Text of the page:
A St Andrews-raised music recording engineer who has worked with Coldplay, The Foo Fighters and Beatles producer Sir George Martin, has launched a national campaign to make Shared Parental Pay (ShPP) available to self-employed mothers.
Olga Fitzroy, 35, has launched The Campaign for Parental Pay Equality petition which aims to gather public support for a change to the eligibility criteria.
Once complete it will be presented to Justine Greening MP, Minister for Women and Equalities and Margot James MP, Minister for Small Business, Consumers and Corporate Responsibility.
Both the Music Producers Guild, of which FitzRoy is a member and an MPG Award winner, and UK Music are supporting the campaign as she says the current regulations are a “barrier to women maintaining freelance careers in the music industries.”
“My son was born in 2015 and I was looking forward to sharing the childcare with my husband, as the new Shared Parental Leave regulations had just come into force,” said former Lawhead Primary and Madras College pupil Olga, who lives in London with her husband Simon and 21-month-old son Lucas.
“When it came to filling in the forms I realised that I wasn’t eligible because I was self-employed.
“I could get Maternity Allowance but couldn’t share this with my husband.
“As a self-employed woman I have no job-security, other than the loyalty of my clients, and none of the protections that employees have when they go on maternity leave.
“I was expected to take 39 weeks off with only 10 “Keeping In Touch” days to maintain client relationships.
“Anyone who runs their own business will appreciate that you can’t just shut up shop and expect to be back where you were in nine months’ time.”
Olga, who did work experience at Dundee’s Seagate Studios as a student before landing a job at Beatles-producer Sir George Martin’s AIR Studios, said 43% of people in the creative industries are self-employed and right now they are only entitled to Maternity Allowance – and only if they are mothers.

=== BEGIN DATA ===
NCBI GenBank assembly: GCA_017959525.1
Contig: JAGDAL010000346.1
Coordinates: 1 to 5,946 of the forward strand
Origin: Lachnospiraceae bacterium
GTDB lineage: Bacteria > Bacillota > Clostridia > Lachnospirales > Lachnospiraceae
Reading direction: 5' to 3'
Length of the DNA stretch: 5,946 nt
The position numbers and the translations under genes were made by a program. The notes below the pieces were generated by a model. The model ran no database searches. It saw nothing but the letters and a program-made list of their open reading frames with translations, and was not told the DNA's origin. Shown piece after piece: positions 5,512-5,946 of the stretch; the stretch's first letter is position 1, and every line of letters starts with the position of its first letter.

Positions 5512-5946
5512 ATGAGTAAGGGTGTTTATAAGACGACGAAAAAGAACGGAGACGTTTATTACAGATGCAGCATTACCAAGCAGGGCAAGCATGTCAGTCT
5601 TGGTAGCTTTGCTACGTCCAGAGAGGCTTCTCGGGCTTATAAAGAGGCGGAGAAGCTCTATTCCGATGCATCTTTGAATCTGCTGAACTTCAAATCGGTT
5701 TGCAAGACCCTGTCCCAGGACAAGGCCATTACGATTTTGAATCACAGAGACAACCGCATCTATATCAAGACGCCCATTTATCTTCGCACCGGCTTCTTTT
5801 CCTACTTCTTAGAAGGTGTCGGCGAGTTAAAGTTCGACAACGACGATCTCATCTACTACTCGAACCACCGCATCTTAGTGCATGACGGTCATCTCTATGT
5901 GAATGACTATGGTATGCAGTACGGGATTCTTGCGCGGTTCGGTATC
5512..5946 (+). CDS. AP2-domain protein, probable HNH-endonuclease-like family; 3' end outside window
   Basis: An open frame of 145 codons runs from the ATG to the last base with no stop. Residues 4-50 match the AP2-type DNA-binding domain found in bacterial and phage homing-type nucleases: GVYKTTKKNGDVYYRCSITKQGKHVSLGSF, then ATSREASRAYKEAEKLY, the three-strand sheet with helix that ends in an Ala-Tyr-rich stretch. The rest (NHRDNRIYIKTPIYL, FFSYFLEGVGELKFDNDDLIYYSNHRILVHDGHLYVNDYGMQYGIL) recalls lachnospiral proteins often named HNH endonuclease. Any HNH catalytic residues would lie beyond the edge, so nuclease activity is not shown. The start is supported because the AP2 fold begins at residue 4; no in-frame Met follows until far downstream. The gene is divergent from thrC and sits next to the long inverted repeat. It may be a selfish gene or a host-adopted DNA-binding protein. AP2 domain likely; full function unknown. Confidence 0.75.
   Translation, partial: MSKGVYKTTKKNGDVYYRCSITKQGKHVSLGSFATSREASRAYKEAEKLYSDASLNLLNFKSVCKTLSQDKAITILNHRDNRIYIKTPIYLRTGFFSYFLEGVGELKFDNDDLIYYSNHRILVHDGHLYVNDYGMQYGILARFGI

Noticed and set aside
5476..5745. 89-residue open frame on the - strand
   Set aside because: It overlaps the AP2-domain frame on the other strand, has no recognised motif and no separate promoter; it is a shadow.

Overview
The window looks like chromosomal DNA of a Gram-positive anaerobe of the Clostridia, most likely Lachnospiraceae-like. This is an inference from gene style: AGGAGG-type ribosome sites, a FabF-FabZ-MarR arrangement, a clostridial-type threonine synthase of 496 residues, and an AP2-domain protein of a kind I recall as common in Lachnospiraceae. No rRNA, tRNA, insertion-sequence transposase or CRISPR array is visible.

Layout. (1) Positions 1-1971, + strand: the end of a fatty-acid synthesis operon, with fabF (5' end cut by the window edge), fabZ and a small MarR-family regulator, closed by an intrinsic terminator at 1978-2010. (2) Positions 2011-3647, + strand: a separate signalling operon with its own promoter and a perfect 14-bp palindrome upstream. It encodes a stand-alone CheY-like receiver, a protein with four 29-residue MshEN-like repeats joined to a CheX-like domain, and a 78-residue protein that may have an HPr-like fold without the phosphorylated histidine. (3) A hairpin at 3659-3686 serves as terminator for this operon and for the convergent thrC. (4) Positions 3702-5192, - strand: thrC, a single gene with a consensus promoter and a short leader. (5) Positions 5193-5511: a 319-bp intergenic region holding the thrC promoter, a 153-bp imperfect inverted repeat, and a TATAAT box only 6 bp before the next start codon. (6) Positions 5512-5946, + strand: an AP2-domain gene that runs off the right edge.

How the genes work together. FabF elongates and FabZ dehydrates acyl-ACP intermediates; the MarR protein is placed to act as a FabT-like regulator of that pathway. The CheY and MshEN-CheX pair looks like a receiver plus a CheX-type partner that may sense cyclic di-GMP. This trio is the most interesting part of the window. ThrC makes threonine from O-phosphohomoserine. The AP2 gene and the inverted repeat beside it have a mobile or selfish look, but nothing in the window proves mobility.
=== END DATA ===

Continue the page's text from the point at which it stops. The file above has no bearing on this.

She added: “The current system of Maternity Allowance for the self-employed places the entire burden of childcare onto the mother and offers no financial support for self-employed fathers or same-sex partners wanting to share childcare.
“We would like to see ShPP implemented for self-employed parents, as it would allow them more flexibility to successfully run their businesses without claiming any more money from the government than the mothers are currently entitled to.”
Olga said the UK Government’s own Taylor Review on Employment recommends that the self-employed get ShPP, yet she says the UK Government is “dragging its heels”.
She added: “Our research shows that the rigid system of Maternity Allowance is detrimental to families and businesses, and in 2017 we cannot expect all the childcare in a family to be automatically done by women.
“With our petition we hope to keep up the pressure on government to change the law – after all we’re not asking for more money, just for both parents to be able to access the £140 a week currently given to mothers.”
Parental Pay Equality will join international pressure group, Pregnant Then Screwed in a “March of the Mummies” on October 31 from Trafalgar Square to Westminster, where they will put five key demands to the Government:
- Increase the time limit to raise a maternity discrimination tribunal claim from three months to (at least) six months
- Require companies to report on how many flexible working requests are made and how many are granted.
- Give fathers access to six weeks non-transferable paternity leave paid at 90% of salary.
- Give the self-employed access to Statutory Shared Parental Pay
- Subsidise childcare from six months old, rather than three years
Olga’s petition can be found at https://platform.organise.org.uk/campaigns/shared-parental-pay-petition)